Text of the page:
The College Football All-Southern Team was an all-star team of college football players from the Southern United States. The honor was given annually to the best players at their respective positions. It is analogous to the All-America Team and was most often selected in newspapers. Notable pickers of All-Southern teams include John Heisman, Dan McGugin, Grantland Rice, W. A. Lambeth, Reynolds Tichenor, Nash Buckingham, Innis Brown, and Dick Jemison.

1922 College Football All-Southern Team

The 1922 College Football All-Southern Team consists of college football players chosen by various organizations and writers for College Football All-Southern Teams for the 1922 Southern Conference football season. It was the first season of the Southern Conference.

1911 College Football All-Southern Team

The 1911 College Football All-Southern Team consists of American football players selected to the College Football All-Southern Teams selected by various organizations for the 1911 Southern Intercollegiate Athletic Association football season. Ray Morrison and Harry Costello were selected for Outing magazine's "Football Honor List for 1911" selected by coaches from the East and West. Vanderbilt won the SIAA championship.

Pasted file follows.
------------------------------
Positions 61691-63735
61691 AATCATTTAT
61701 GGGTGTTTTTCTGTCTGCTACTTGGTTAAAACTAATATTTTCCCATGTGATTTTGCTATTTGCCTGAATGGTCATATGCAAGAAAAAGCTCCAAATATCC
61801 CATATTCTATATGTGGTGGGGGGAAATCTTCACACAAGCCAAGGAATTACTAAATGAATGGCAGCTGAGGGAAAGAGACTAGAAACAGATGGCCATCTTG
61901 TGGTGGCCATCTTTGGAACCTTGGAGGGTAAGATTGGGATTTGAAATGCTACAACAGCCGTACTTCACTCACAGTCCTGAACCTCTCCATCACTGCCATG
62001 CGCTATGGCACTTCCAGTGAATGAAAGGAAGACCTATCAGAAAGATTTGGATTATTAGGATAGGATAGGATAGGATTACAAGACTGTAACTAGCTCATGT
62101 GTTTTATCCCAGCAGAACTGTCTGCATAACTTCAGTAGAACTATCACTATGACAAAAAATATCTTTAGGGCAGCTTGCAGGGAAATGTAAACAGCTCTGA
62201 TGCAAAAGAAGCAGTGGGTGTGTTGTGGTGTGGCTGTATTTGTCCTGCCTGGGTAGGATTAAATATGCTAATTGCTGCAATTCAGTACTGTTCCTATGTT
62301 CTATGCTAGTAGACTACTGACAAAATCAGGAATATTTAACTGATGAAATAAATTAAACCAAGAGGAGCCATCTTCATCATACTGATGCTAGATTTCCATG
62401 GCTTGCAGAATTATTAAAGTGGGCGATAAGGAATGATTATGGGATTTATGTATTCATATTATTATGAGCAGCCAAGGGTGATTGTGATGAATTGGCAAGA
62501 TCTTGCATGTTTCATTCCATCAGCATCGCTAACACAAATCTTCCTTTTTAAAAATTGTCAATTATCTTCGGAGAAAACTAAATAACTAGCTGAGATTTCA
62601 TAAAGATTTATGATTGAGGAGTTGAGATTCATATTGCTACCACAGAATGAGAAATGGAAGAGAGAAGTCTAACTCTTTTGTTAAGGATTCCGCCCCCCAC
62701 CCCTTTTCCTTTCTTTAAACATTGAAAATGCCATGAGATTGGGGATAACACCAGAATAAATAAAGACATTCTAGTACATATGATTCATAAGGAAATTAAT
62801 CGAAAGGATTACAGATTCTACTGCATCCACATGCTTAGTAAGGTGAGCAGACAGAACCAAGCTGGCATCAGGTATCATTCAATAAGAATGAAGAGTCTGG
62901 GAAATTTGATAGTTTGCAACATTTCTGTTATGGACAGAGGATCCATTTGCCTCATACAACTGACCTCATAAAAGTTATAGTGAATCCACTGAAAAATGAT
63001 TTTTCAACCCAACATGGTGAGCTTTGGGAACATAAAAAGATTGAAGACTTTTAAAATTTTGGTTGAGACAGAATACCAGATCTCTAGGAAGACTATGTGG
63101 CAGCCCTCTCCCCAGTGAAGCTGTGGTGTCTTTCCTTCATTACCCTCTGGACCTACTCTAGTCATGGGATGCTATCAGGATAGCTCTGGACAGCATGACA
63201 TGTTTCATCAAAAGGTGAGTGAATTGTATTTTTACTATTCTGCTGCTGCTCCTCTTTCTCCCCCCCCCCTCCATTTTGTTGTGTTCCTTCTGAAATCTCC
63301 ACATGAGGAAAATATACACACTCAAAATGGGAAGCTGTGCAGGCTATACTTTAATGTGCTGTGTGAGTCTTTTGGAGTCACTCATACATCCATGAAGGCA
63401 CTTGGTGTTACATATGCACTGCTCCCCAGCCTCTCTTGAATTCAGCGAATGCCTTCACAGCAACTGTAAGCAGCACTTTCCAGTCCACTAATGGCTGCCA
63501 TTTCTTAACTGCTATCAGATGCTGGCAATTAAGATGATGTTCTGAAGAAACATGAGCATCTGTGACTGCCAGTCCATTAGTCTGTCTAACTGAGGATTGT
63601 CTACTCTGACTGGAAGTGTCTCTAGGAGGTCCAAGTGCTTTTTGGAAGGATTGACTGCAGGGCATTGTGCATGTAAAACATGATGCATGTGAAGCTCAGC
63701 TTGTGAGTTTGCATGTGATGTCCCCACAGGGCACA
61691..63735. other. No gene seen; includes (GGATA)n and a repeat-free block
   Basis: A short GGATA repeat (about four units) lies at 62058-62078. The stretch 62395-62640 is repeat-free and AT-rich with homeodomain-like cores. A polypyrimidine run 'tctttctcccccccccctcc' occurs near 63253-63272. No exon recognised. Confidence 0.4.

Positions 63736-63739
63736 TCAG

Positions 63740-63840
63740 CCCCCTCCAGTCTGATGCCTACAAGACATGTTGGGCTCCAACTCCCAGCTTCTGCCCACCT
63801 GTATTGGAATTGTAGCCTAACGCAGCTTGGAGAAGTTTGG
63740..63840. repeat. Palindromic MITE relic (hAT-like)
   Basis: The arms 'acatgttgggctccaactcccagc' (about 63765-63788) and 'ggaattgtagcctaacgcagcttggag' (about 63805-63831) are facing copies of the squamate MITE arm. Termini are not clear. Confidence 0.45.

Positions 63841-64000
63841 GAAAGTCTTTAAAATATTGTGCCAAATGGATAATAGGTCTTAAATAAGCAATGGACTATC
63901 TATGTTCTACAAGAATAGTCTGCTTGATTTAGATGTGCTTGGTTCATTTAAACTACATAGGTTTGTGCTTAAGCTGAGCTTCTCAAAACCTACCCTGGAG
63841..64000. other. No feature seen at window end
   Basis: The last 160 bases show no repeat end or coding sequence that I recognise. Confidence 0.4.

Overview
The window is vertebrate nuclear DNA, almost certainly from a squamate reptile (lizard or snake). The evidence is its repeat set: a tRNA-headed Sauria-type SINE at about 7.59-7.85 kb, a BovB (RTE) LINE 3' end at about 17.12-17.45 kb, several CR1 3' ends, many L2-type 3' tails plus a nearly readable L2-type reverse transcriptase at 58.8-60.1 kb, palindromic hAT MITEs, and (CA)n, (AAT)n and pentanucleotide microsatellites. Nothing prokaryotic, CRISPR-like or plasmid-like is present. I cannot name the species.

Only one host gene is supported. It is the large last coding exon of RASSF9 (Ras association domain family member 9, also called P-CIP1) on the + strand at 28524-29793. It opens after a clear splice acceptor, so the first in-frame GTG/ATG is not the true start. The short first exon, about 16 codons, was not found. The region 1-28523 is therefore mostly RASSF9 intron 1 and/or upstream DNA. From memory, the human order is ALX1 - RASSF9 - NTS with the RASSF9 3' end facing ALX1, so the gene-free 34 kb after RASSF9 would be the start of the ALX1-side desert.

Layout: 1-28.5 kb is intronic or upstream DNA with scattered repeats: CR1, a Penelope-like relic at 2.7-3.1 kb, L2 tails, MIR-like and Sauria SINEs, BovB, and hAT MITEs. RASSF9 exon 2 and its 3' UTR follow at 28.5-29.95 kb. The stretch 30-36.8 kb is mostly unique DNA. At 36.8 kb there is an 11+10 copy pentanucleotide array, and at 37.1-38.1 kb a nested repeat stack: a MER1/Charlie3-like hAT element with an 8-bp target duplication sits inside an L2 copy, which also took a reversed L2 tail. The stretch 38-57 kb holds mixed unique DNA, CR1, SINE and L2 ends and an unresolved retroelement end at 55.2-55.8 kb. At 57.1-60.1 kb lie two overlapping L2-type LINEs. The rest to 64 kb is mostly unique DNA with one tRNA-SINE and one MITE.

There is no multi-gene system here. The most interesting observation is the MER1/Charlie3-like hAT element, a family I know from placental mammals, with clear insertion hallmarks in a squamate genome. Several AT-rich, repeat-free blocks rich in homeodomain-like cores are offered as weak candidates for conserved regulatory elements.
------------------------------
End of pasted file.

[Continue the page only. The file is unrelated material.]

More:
1910 College Football All-Southern Team

The 1910 College Football All-Southern Team consists of American football players selected to the College Football All-Southern Teams selected by various organizations for the 1910 Southern Intercollegiate Athletic Association football season. Vanderbilt post the best record in the SIAA, the only blemish on its record a scoreless tie with defending national champion Yale. Auburn also posted an undefeated conference record, but lost to Texas.

1907 College Football All-Southern Team

The 1907 College Football All-Southern Team consists of American football players selected to the College Football All-Southern Teams selected by various organizations for the 1907 Southern Intercollegiate Athletic Association football season. Fielding Yost selected Bob Blake for his All-America first team. Vanderbilt won the SIAA championship.

1906 College Football All-Southern Team

The 1906 College Football All-Southern Team consists of American football players selected to the College Football All-Southern Teams selected by various organizations for the 1906 Southern Intercollegiate Athletic Association football season. For some, the SIAA champion 1906 Vanderbilt Commodores football team made up the entire team. It would produce 8 of the composite 11. Owsley Manier was selected by Walter Camp third-team All-American. Vanderbilt won the SIAA championship.

Carey Spicer American football and basketball player and coach

Carey Alvin Spicer, Jr. was a two-time All-American basketball player at the University of Kentucky. He captained Adolph Rupp's first team in 1930-31, and became Rupp's first All-American. He was also an All-Conference Quarterback for the football team who played varsity tennis and ran track. Rupp called him "one of the greatest athletes in University of Kentucky history."

References

  1. "All-Southern Elevens". Spalding Football Guide. 1920–1921. pp. 41, 69, 27, 67.
  2. Roy M. Neel. Dynamite! 75 Years of Vanderbilt Basketball. p. 244.
  3. "Tom Zerfoss".
  4. The Vanderbilt Hustler October 15, 1948
  5. Bill Traughber (April 18, 2007). "CHC: Joe Davis Former Tennis Great" (PDF).